Taliban peace talks hold glimmer of hope, but also unanswerable questions

No one is predicting an easy road ahead for the peace talks. One key question: How united are the Taliban’s political and military wings behind this latest reconciliation effort?

Omar Sobhani / Reuters
Afghanistan's President Hamid Karzai (r.) shakes hand with NATO Secretary-General Anders Fogh Rasmussen after a joint news conference in Kabul, June 18, 2013. Afghanistan will send a team to Qatar for peace talks with the Taliban, Karzai said on Tuesday, as the U.S.-led NATO coalition launched the final phase of the 12-year war with the last round of security transfers to Afghan forces.

The announcement by US officials Tuesday of imminent peace talks between the Afghan government and representatives of the Taliban adds an additional hopeful note to a day when NATO formally announced the full turnover of security leadership to Afghan forces.

The announcement of talks reaches toward the US goal of advancing Afghan reconciliation before the departure of all US-led NATO troops from Afghanistan by December 2014. Still, no one is predicting an easy road ahead, let alone guaranteed success after years of sputtering peace initiatives.

Even US officials announcing the upcoming talks were cautious about prospects for a dialogue that is to start with US-Taliban discussions as early as Thursday. That dialogue would be quickly followed by direct negotiations between Afghan officials and Taliban representatives.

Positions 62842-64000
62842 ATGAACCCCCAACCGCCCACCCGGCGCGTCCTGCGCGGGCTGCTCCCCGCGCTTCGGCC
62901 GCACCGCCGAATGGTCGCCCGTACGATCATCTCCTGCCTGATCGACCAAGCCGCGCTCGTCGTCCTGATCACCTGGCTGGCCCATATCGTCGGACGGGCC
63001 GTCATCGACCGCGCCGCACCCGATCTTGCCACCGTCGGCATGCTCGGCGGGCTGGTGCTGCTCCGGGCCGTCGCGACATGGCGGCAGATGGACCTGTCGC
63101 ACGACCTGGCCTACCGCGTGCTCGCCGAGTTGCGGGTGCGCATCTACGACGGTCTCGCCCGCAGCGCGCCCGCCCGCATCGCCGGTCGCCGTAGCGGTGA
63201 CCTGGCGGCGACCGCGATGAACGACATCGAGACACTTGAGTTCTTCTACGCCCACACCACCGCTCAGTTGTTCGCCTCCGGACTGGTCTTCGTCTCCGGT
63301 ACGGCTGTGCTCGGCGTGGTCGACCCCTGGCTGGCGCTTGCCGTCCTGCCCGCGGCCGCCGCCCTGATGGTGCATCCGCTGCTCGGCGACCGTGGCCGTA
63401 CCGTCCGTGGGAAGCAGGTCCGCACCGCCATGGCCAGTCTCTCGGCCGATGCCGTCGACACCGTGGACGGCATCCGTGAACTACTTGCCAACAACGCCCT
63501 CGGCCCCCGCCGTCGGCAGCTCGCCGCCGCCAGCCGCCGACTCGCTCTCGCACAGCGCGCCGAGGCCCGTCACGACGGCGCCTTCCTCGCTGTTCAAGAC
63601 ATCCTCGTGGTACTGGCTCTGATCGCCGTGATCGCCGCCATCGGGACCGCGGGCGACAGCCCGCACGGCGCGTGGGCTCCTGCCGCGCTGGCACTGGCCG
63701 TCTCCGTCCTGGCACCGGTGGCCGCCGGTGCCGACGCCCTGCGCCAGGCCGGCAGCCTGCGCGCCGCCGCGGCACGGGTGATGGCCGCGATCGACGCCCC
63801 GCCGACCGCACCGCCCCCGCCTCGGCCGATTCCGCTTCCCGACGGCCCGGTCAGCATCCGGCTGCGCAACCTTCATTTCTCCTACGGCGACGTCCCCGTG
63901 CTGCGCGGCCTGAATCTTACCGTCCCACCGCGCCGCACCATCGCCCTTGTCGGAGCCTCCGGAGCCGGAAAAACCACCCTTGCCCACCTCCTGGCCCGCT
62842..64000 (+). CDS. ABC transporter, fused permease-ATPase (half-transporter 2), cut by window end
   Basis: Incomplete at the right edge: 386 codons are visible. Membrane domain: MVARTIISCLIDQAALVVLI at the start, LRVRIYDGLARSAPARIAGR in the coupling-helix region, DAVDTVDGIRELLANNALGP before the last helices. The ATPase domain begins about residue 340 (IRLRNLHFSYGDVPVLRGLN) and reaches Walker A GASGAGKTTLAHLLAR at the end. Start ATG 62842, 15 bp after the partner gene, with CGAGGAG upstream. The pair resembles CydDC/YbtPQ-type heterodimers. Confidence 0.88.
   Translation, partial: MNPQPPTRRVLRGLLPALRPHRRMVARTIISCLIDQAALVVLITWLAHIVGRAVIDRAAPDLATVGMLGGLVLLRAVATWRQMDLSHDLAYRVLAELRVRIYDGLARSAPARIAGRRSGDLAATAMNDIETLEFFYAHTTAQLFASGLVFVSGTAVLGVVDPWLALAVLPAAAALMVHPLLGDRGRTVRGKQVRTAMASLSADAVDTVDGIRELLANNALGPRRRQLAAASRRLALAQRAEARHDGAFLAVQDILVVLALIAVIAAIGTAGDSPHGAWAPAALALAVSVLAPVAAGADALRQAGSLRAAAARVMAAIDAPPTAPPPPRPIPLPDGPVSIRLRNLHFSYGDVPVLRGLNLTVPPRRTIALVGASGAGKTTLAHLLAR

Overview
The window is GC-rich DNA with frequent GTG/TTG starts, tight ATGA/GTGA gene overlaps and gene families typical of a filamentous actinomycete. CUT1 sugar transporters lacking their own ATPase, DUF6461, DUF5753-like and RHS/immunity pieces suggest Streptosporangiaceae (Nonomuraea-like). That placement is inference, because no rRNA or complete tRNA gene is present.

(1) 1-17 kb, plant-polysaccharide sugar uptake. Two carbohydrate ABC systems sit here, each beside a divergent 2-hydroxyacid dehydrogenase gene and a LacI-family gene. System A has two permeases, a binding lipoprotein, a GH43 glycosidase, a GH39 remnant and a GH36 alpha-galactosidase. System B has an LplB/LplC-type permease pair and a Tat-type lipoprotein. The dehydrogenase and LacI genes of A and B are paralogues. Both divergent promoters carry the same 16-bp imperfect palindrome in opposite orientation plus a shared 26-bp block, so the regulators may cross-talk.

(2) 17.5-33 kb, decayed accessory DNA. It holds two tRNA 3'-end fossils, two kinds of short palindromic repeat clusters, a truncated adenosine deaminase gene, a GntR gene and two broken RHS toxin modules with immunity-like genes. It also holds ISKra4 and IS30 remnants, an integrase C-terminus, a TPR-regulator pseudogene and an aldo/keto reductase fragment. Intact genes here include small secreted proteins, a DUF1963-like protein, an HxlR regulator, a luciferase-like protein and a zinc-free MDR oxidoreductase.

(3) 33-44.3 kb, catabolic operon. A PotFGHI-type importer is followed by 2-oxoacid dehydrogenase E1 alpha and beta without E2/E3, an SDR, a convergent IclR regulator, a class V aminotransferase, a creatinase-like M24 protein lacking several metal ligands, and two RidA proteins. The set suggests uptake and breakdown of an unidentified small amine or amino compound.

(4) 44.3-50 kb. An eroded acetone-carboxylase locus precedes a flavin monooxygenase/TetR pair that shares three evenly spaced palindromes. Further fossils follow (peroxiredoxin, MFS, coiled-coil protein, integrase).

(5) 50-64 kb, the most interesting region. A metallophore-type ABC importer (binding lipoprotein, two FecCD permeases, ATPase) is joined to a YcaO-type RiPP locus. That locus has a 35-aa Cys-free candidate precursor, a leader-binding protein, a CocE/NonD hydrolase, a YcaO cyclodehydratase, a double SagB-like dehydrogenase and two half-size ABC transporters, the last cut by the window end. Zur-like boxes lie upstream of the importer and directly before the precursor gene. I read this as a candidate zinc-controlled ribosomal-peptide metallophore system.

Tuesday’s developments “represent an important first step towards reconciliation -- a process that, after 30 years of armed conflict in Afghanistan, will certainly promise to be complex, long, and messy,” a senior Obama administration official said, adding, “Nonetheless, this is an important first step.”

One reason for the US optimism – as tempered as it may be – is that the Taliban released a statement committing to two principles that the United States had been calling on the Taliban to publicly adopt: One is simply that the Taliban support an Afghan peace process, while the second is that they oppose the use of Afghan soil to threaten other countries.

In other words, Al Qaeda shouldn’t expect to look to the Taliban for support to return to Afghanistan.

The Taliban released the statement in Doha, Qatar, where they will open an office and where the talks will start.